The advent of the Direct Project protocol for secure clinical messaging already has spawned a new type of connectivity service and a new acronym: HISP, which stands for health information service provider. HISPs are necessary because health information exchanges (HIEs) still are not well-developed, yet physicians must exchange data to show they're meaningful users of EHRs. That need was the catalyst for the Direct Project, although physicians who don't have EHRs also can use the protocol.
At the recent HIMSS conference in Orlando, Fla., potential HISP vendors were much in evidence. They ranged from EHR companies such as Allscripts, which debuted a "referral network" for its users; to e-prescribing vendor Surescripts, which recently launched a new clinical messaging network; to established connectivity vendors such as RelayHealth, Axolotl, Medicity, and Kryptiq (Surescripts' partner). The Office of the National Coordinator of Health IT (ONC) also is working with several HIEs that want to use Direct messaging.
In addition, there are less obvious contenders, such as MedPlus, a subsidiary of Quest Diagnostics that exchanges online lab and prescribing information and other data through its Care360 EHR; Microsoft, which has a deal with MedPlus to transfer clinical data to willing patients on HealthVault; and Ability Network (formerly VisionShare), which was the first HISP to use Direct to send clinical data to a public health agency. (Ability's main business is giving providers online access to the back-end systems of health plans.) Emdeon, one of the largest clearinghouses in the country, also is interested in becoming a HISP, but isn't sure what the business model is yet.
Neither MedPlus nor Microsoft plan to charge anything for the Direct service itself, and RelayHealth sees its sub fee as covering much more than Direct messaging. In contrast, Surescripts is charging $15 per month to physicians who use the Physician Direct service it created in partnership with the American Academy of Family Physicians. Most observers believe that Direct messaging will be free or low-cost, although it may be combined with other services that cost more.
More problematic is the structure of the future national Direct network. (This is not the same as the National Health Information Network, although it may become part of the NHIN.) It's not yet clear how HISPs will communicate with one another, although they all have to use the same protocol to send messages and provide security. Moreover, there's no official entity that certifies HISPs.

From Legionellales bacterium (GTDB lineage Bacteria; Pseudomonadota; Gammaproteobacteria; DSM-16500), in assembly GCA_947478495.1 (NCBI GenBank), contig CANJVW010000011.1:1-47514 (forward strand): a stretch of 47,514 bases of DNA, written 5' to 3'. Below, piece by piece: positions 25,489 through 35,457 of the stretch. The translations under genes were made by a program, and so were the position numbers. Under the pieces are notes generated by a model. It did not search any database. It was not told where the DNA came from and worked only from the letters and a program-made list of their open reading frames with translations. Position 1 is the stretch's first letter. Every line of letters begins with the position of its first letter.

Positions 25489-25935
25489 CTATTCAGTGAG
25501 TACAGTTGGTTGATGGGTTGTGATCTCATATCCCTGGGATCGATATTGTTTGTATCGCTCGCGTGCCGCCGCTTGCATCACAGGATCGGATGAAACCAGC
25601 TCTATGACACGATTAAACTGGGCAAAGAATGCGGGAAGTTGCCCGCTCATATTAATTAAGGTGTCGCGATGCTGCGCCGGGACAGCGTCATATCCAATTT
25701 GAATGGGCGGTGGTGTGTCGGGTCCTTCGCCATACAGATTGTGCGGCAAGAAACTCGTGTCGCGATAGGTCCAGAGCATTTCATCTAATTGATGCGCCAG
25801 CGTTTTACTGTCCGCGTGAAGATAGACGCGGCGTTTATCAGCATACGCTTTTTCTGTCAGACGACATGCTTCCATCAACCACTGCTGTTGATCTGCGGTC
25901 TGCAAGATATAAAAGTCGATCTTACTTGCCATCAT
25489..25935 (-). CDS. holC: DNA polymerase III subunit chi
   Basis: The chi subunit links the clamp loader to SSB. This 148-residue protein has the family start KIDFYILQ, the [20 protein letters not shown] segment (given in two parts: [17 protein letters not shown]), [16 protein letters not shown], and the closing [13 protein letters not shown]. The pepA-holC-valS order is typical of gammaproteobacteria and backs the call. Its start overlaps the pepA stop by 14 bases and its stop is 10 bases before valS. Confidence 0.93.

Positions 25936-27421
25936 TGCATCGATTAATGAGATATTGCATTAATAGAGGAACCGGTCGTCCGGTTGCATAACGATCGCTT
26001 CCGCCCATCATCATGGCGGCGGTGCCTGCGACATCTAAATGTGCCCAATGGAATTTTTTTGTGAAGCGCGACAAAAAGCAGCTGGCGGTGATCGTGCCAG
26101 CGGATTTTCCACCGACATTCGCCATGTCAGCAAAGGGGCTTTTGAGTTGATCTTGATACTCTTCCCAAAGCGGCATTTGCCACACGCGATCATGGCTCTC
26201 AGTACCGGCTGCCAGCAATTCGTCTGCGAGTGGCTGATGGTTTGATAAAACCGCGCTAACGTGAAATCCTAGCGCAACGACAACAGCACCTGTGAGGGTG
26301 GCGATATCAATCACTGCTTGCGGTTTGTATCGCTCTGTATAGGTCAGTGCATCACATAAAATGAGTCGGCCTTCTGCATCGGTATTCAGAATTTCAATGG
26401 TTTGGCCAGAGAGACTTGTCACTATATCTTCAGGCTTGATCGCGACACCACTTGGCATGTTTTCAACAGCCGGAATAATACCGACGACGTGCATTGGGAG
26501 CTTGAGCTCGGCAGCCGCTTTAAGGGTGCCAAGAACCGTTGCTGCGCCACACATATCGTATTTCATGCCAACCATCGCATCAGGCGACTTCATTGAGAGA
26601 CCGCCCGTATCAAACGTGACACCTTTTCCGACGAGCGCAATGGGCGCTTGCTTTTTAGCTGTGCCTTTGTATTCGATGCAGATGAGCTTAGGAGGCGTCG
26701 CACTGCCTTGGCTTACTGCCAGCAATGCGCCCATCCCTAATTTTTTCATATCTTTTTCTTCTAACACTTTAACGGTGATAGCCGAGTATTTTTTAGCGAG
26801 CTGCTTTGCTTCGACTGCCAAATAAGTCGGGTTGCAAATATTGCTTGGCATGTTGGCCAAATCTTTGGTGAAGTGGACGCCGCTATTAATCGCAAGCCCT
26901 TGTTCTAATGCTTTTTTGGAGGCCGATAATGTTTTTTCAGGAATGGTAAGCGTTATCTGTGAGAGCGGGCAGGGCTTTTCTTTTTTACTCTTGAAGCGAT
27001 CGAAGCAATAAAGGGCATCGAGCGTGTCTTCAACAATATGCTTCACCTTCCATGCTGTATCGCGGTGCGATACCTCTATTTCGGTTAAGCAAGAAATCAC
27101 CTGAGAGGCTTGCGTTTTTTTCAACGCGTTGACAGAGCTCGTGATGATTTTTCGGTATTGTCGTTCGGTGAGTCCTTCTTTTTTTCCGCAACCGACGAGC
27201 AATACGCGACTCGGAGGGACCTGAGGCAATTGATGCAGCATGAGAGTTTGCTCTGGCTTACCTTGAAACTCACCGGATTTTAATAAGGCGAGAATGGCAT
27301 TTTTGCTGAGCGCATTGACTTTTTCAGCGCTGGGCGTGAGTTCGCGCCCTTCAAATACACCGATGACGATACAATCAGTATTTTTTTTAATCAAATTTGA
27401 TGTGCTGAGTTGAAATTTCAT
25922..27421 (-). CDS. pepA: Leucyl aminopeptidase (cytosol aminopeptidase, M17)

Doug Fridsma, director of the office of interoperability and standards at ONC, tells FierceHealthIT that the HITECH Act gives ONC the authority to certify HISPs as part of its mandate to govern the NHIN. But the government hasn't yet decided to do so, partly because it doesn't want to hamper the evolution of HISPs in response to market demand.
Fridsma recognizes that some organizations that already have connections with many providers will try to grow their market share and become the dominant HISP. But he says ONC opposes any effort to impose a proprietary system of Direct messaging that requires people to join a particular network.
"We want to encourage people to provide services that will make it easy for physicians to exchange information," he says. "What we don't want is for people to be locked into a walled garden or a solution that doesn't allow them to communicate outside of that."
While Fridsma acknowledges that different HISPs might use various authentication protocols, he says they shouldn't compete on interoperability, or on the ability to connect with people in their network. "What we want is to create a level playing field for that connectivity, and to have people say, 'We can provide better service as a HISP-faster speeds, better authentication, more security, or cheaper standard interfaces.'" - Ken